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  • A world in itself

    From a height of some 50 metres, you have the entire ITER worksite at your feet. The long rectangle of the Diagnostics Building stands out in the centre, with [...]

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  • US completes toroidal field deliveries for ITER

    The US Domestic Agency achieved a major milestone in February by completing the delivery of all US-supplied toroidal field conductor to the European toroidal fi [...]

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  • Thin diagnostic coils to be fitted into giant magnets

    Last week was marked by the first delivery of diagnostic components—Continuous External Rogowski (CER) coils—from the European Domestic Agency to the ITER Organ [...]

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  • Addressing the challenge of plasma disruptions

    Plasma disruptions are fast events in tokamak plasmas that lead to the complete loss of the thermal and magnetic energy stored in the plasma. The plasma control [...]

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  • Blending (almost) seamlessly into the landscape

    Located in the foothills of the French Pre-Alps, the ITER installation blends almost seamlessly into the landscape. The architects' choice ofmirror-like steel c [...]

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Of Interest

See archived articles

World Energy Congress calls for action

-Sabina Griffith

Thomas Klinger, project director of the Wendelstein 7-X stellarator at the Max Planck Institute for Plasmaphysics in Germany (seated, first from left) holds up the flag for fusion at the recent World Energy Congress in Istanbul. Here, he is introduced by moderator Karel Beckman, editor of the European magazine ''Energy Post.'' (Click to view larger version...)
Thomas Klinger, project director of the Wendelstein 7-X stellarator at the Max Planck Institute for Plasmaphysics in Germany (seated, first from left) holds up the flag for fusion at the recent World Energy Congress in Istanbul. Here, he is introduced by moderator Karel Beckman, editor of the European magazine ''Energy Post.''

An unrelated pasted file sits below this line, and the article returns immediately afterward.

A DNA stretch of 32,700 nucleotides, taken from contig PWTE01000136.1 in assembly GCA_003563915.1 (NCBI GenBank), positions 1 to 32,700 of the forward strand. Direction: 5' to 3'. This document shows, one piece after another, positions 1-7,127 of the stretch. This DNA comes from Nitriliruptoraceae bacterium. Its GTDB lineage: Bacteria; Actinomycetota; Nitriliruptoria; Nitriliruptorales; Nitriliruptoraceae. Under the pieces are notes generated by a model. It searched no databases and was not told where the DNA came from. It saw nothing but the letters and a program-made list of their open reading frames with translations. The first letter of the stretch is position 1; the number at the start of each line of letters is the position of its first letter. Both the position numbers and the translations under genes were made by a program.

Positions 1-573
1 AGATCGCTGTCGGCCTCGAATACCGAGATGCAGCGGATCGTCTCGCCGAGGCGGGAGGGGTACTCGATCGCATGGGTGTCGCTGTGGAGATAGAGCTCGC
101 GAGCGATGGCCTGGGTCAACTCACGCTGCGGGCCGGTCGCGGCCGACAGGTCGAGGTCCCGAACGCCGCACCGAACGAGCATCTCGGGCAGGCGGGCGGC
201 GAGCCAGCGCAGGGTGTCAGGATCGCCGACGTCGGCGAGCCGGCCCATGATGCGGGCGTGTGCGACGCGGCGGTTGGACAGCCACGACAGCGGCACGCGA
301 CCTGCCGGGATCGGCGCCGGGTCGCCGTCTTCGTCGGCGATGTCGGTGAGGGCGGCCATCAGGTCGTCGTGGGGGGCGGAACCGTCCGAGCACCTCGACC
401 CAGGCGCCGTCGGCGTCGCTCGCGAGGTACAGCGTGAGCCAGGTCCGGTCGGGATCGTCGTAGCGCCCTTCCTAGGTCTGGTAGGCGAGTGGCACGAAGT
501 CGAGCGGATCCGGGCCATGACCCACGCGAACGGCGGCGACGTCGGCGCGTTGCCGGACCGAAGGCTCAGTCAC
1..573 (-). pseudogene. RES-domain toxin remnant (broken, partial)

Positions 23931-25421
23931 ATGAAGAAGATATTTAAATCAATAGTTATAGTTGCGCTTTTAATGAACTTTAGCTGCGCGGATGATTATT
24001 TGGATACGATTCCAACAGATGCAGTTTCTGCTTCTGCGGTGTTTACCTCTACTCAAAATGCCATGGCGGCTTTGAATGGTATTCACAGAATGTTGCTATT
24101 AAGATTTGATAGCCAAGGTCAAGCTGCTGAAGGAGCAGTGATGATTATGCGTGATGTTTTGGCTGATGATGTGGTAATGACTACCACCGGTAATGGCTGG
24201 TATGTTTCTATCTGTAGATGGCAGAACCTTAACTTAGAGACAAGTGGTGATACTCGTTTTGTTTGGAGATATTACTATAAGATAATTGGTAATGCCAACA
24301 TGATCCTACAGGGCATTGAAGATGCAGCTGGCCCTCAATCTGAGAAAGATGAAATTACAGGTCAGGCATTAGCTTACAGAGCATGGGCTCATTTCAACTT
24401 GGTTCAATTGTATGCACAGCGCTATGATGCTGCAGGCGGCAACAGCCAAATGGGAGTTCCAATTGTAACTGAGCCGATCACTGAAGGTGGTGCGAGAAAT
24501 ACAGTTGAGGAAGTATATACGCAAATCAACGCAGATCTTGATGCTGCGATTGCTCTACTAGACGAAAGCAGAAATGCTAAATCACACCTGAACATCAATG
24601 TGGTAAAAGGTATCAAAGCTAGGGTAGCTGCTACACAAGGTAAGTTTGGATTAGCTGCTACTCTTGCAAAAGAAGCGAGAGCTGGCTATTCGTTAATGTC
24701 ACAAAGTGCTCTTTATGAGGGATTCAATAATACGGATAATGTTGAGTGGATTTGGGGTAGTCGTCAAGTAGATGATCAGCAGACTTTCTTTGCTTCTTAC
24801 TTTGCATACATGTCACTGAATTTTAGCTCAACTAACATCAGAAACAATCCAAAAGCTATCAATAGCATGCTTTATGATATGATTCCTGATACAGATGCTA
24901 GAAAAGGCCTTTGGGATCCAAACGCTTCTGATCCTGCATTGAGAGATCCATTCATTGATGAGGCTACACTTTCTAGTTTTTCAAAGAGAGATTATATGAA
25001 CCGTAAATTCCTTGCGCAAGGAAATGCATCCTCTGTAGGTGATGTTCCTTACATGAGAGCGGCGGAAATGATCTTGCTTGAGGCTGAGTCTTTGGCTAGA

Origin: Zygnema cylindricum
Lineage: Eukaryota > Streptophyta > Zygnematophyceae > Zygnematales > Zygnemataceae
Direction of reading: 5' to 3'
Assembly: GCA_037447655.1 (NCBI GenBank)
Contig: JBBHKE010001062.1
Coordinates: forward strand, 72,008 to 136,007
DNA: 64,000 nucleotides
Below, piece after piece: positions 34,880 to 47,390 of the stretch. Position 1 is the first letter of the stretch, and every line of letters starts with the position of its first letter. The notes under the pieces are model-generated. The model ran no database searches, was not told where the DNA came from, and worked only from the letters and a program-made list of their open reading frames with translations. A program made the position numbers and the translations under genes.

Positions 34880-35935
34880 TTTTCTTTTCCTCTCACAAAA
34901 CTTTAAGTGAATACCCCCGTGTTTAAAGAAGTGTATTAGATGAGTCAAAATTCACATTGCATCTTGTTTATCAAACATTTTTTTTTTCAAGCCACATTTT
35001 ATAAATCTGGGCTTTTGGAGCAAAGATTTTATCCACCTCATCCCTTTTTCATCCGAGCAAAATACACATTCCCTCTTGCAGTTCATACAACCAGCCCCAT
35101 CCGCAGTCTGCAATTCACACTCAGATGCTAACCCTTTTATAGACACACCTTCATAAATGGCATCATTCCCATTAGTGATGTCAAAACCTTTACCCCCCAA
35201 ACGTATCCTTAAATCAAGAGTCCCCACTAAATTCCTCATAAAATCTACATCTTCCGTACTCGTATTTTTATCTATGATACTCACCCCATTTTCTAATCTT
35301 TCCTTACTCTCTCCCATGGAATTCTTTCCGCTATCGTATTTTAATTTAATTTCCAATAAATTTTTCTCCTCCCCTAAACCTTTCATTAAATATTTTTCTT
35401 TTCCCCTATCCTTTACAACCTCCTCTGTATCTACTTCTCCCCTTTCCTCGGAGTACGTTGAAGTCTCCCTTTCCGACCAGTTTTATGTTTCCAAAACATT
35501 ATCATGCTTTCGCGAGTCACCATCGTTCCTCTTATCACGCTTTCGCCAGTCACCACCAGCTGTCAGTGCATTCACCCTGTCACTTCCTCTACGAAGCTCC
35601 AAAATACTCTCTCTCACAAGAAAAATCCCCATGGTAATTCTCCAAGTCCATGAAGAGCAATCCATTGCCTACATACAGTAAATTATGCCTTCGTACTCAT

Nobody said it would be easy, holding up the fusion flag on a stage still dominated by the mighty oil and gas industry. But at the 23rd World Energy Congress (WEC) taking place in the city of Istanbul, Turkey, fusion was present.

Thomas Klinger, project director of the Wendelstein 7-X stellarator at Max-Planck-Institute for Plasmaphysics in Germany, took up the challenge and participated in a session titled "Technology Innovation Frontiers," where he made the C.A.S.E. for fusion, introducing fusion energy as a potential baseload energy option and explaining why fusion energy—in contrast to many other options—is clean, abundant, safe and economic.

The video-screen background of the vast stage in the Istanbul Congress Centre gave a stark reminder of what is at stake when discussing the future of energy: planet Earth, enveloped by its oh-so-fragile atmosphere. "Today we meet at a critical time," said the co-chair of the conference, Younghoon David Kim during his opening address, reminding participants that the global demand for energy is predicted to double by 2060. "Limiting global warming to no more than 2 °C will require exceptional and enduring efforts. We are moving from peak oil to peak demand; leadership at all levels is critical."


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